It’s easy to associate pears with Ukiah, apples with the Anderson Valley, hops with Hopland, and grapes with just about every inland valley, but how many of us connect peas with the Mendocino coast? Surprisingly enough, old-fashioned garden peas were once a profitable crop here.

Early settlers quickly learned that the coastal marine terraces were excellent places to grow root crops like beets, turnips and potatoes, but it took the straightened circumstances of the Depression to induce the San Diego Fruit & Produce Company to plant peas up near Westport.

It was common knowledge that peas could be grown almost anywhere with irrigation or summer rains, but it took the folks at San Diego Fruit to figure out that late peas—maturing in September and October—could be grown on the coast without irrigation. Acres of peas were sown north of the Ten Mile River, in Newport, in Kibesillah on the Filosi Ranch, and all the way up to Westport. Once the viability of the crop was established, peas were grown around Greenwood (Elk) and all along the coastal plain down to the mouth of the Garcia River. At one time, upwards of 400 acres were under pea cultivation up and down the coast.

Two women standing in a field

Eva MacKerricher Cotton and Edith MacKerricher in a field of peas on their parents’ ranch in Laguna, near Cleone

Peas from the south coast could be shipped fresh to San Francisco on a daily basis, but the crop from farther north had to be canned. A packing house was established in Fort Bragg, with an ice storage facility nearby. A 1932 Beacon article noted that 99 railroad cars full of Verigreen Canned Peas—“of extra fine quality”—left from Fort Bragg that year and were “meeting with good demand in eastern cities.” In 1933, 92 cars headed east.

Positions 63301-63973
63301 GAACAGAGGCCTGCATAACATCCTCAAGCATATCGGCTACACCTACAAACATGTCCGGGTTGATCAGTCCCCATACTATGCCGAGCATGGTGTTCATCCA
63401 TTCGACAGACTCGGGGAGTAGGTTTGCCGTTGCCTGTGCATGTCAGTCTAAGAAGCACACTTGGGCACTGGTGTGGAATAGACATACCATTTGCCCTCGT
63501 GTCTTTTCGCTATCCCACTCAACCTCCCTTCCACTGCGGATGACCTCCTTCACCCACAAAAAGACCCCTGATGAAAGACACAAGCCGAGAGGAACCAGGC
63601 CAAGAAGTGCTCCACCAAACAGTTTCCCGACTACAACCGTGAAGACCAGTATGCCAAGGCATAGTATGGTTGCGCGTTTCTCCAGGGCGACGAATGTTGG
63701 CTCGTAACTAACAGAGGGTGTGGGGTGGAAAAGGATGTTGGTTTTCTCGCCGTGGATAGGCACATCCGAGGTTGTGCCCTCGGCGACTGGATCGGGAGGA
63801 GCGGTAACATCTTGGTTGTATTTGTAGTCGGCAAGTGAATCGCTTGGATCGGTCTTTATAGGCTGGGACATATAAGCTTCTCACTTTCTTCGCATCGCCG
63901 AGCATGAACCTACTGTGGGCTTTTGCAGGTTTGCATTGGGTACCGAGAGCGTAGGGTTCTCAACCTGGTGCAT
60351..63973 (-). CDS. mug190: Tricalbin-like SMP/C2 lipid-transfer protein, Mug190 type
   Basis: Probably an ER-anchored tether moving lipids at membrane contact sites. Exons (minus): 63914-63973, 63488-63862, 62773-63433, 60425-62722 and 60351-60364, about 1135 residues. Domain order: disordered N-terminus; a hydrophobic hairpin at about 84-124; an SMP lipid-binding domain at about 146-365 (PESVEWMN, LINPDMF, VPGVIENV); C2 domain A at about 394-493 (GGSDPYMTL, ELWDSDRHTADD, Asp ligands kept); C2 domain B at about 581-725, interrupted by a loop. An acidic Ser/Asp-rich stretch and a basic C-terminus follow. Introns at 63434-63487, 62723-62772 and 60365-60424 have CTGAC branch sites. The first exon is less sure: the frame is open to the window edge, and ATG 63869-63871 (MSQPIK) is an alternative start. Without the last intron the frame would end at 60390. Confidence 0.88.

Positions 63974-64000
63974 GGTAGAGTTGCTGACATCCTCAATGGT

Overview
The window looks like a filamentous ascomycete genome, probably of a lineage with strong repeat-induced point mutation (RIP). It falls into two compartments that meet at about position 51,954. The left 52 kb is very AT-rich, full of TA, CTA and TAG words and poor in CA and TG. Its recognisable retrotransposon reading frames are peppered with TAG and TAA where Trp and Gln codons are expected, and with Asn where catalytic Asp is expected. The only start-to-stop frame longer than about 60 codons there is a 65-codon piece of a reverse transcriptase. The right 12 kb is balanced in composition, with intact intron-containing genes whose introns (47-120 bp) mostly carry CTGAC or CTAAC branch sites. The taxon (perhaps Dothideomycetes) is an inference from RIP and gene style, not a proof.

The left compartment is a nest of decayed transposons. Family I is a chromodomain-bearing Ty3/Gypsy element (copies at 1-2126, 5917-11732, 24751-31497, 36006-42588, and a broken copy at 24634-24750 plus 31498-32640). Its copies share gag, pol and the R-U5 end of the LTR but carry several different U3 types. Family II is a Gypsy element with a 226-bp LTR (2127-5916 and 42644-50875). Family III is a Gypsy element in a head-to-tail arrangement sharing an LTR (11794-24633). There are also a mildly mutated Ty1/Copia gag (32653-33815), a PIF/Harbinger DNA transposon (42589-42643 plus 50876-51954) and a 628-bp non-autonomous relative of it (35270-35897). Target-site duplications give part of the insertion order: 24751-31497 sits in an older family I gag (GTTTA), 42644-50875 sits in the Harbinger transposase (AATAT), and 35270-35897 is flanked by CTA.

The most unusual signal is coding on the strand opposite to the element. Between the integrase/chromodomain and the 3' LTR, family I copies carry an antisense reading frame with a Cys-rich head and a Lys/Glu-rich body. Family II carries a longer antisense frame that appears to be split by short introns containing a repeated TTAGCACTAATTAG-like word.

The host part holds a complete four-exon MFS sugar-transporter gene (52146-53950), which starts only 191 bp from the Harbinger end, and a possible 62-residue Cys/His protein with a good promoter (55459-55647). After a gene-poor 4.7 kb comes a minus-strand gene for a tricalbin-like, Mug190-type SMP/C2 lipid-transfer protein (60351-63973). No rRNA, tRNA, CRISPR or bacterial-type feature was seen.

Hundreds of seasonal workers earned salaries in the pea fields and the packing house. In 1933, a tent campground for itinerant pea pickers sprang up near Elk at harvest time. The Beacon reported that about 20 tents were erected, and “it is quite an active little village.” People came from the San Joaquin Valley, Idaho, Washington, and Oregon to pick the peas.

Local people got in on the picking and packing action too. As a teenager, Clarence Simpson of Fort Bragg went from killing gophers for farmers for ten cents a pelt (although Mrs. MacCallum paid him $1 per pest in her rose garden) to picking peas at the Todd Ranch in Noyo: “The first day I picked, I think, 12 hampers. But some of those guys that was workin’ all the time for the company, they was beatin’ me. I couldn’t figure out how the hell they was pickin’ more than I was ‘cause I was tearin’ into it. By the time I was finished that season, tho, I think it was 22 hampers I was up to.”

Workers got $1 per day for weeding and cultivating with a short hoe. The peas were picked into hampers about the size of a garbage can; accomplished pickers could fill around 20 hampers in one day. One hamper would earn a picker 15 cents in 1932, but in 1934 the pickers struck, demanding a raise to 18 cents per hamper. By 1935, they were making 25 cents per hamper.

That new cash crop and hard work got many people through the first grim years of the Depression, but gradually New Deal programs took the place of trapping gophers and picking peas. By the late 1930s, articles about the pea crop had disappeared from the Beacon and Advocate-News, replaced by A.A. Heeser’s optimistic and upbeat editorials on the benefits of FDR’s projects and programs. The pea packing house in Fort Bragg became the Co-Op Feed warehouse, and San Diego Fruit & Produce withdrew to areas more conducive to bountiful year-round crops.

To read more about Mendocino during the Depression, stop by the Kelley House and pick up a copy of Bridges, Huckleberries and Robin Stew, by Robert Winn, Mendocino Historical Review XIV, Winter/Spring, 1989-90. The museum is open from 11:00 AM to 3:00 PM Thursday through Sunday. You can contact the curator at to make an appointment for more information. Walking tours of the historic district depart from the Kelley House regularly.